• by 2050, net zero emissions.

This dispute is a continuation of the Urgenda and Shell cases in the Netherlands.

Two grounds were invoked to justify the conviction of the Belgian state and the three regions, based respectively on the violation of:

  1. the standard of care and diligence applicable in matters of extra-contractual liability (Articles 1382 and 1383 of the Civil Code); and
  2. Articles 2 (right to life) and 8 (right to private and family life) of the ECHR and Articles 6 (right to life) and 24 (right to health) of the International Convention on the Rights of the Child.

On the extra-contractual liability of the Belgian state and the regions

The Court began by recalling that, under Belgian law, the liability of both the executive and the legislature may be based on the violation of:

  • a legal norm (national or international with direct effect), requiring the administrative authority or the legislature to act (or refrain from acting) in a certain manner; or
  • the standard of the normally prudent and diligent administrative authority or legislature in the same circumstances (the general standard of care). Violation of an international standard without direct effect may undermine the general standard of care.

In this case, the Court decided that the Belgian state and the three regions, although they had ‘full knowledge of the certain risk of dangerous climate change for the population of the country’, had committed a fault by not respecting the standard of care and diligence that is imposed on them with regard the three following findings:

1. The results of the GHG emission reduction efforts were mixed:

  • For the period 2008-2012, Belgium had met its European commitments to reduce its GHG emissions by 7.5 per cent compared to 1990.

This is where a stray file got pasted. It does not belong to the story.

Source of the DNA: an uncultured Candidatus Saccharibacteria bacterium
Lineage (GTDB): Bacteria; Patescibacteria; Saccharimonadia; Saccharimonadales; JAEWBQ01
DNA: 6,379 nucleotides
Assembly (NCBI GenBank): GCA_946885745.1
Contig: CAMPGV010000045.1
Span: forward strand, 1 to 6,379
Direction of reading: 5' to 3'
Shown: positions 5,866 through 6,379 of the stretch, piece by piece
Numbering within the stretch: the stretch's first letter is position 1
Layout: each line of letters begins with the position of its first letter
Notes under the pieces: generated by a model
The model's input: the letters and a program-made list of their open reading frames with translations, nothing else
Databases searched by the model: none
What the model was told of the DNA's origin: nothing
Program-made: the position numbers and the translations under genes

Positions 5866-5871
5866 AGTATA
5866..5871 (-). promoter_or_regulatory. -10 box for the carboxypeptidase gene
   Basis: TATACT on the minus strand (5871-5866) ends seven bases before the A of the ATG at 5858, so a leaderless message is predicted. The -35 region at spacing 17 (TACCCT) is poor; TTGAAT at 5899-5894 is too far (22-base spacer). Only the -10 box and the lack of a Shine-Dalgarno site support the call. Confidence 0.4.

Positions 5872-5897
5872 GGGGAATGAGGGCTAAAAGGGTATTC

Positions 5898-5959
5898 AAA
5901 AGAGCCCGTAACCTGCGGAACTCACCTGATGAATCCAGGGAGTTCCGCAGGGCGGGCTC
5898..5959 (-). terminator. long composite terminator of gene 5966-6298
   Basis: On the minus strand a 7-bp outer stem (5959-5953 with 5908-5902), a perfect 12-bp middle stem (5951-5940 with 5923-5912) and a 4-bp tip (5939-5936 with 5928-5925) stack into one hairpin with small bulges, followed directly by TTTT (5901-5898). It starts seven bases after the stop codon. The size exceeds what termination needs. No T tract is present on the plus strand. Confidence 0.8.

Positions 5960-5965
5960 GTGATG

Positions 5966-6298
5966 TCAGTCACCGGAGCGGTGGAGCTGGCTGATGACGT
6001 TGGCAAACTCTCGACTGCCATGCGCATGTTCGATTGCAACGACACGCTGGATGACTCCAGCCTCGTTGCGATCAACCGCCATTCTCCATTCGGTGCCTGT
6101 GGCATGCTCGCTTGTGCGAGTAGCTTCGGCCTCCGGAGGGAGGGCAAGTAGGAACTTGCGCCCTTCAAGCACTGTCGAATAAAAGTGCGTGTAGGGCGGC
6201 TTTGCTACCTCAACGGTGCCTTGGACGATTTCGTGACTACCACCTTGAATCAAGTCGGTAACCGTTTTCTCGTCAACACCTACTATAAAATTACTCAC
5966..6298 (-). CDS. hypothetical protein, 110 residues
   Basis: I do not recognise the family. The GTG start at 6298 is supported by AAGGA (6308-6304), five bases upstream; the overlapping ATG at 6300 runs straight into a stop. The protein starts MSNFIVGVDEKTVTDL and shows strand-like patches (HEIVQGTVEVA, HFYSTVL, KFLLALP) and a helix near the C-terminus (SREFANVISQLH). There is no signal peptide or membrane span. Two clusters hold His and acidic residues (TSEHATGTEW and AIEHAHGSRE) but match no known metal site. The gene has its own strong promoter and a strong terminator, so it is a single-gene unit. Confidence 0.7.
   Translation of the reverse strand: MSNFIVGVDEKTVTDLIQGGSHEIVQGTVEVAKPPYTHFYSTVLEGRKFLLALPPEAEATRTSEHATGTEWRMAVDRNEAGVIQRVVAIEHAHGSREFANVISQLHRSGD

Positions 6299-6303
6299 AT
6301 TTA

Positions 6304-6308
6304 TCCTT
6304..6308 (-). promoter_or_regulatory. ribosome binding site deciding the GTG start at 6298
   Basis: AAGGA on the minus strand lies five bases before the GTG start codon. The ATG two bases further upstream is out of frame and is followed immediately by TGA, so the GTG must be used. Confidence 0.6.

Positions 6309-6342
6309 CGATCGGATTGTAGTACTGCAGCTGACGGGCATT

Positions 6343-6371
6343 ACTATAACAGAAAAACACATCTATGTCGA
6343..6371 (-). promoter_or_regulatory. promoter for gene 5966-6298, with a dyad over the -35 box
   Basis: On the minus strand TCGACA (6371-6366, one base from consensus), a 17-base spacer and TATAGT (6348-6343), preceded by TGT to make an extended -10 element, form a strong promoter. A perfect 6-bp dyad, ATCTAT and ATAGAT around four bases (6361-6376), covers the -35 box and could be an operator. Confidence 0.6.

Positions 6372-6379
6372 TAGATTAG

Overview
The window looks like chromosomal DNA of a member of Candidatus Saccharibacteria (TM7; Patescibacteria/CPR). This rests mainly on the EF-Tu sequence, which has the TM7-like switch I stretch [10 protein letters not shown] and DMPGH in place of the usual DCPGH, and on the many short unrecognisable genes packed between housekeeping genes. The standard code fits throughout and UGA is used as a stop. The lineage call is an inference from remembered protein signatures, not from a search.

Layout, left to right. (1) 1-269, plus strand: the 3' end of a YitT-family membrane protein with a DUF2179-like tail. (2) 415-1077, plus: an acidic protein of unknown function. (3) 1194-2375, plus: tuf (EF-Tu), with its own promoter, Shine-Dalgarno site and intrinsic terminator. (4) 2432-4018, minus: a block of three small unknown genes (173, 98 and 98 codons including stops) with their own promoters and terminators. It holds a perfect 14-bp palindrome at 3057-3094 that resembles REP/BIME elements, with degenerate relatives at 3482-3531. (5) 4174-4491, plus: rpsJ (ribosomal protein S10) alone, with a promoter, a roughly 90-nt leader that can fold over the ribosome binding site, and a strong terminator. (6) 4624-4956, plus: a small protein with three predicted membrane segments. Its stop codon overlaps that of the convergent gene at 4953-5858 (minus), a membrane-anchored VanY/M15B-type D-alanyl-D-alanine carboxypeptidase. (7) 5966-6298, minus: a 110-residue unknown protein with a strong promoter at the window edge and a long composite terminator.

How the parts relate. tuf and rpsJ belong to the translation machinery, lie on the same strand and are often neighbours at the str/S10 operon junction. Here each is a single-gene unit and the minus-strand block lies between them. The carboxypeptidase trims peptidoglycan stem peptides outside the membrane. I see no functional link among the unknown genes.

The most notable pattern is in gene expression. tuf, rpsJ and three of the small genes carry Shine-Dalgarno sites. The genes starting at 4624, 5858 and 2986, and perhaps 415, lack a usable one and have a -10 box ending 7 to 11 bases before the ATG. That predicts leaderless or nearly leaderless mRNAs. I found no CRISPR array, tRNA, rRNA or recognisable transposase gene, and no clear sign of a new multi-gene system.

• For the period 2013-2020, Belgium had not met: its international obligation (in the Doha amendment to the Kyoto Protocol) to reduce its overall GHG emissions by 20 per cent compared to 1990 levels (at least, by 2019); its EU obligations (as set out in Decision 406/2009/EC) to meet certain GHG emission reduction commitments by 2020, in particular with regard to reducing its GHG emissions from activities not subject to the Emissions Trading Scheme (‘the non-ETS sector’) since the latest reports from the European Commission indicate that ‘Belgium is not on track to meet its 2020 climate target’; and its internal obligations (in the co-operation agreement of 12 February 2018 between the Belgian state and the three regions to reduce their GHG emissions in the non-ETS sector), since the Flemish region (which has the only valuable result for 2020) had not complied with its obligation to reduce GHG emissions in the non-ETS sector even though the federal state had achieved the reduction targets it set in that agreement.
  • For the period 2020-2030 and 2030-2050, even the most favourable projections indicate that Belgium will not meet its EU GHG emission reduction obligations (as imposed by Regulation 2018/842, which aims to reduce the GHG emissions of the non-ETS sector by 35 per cent by 2030 in comparison 2005 and carbon neutrality by 2050) which will require to implement ‘radical or even unrealistic measures from 2030 onwards in order to achieve carbon neutrality by 2050’.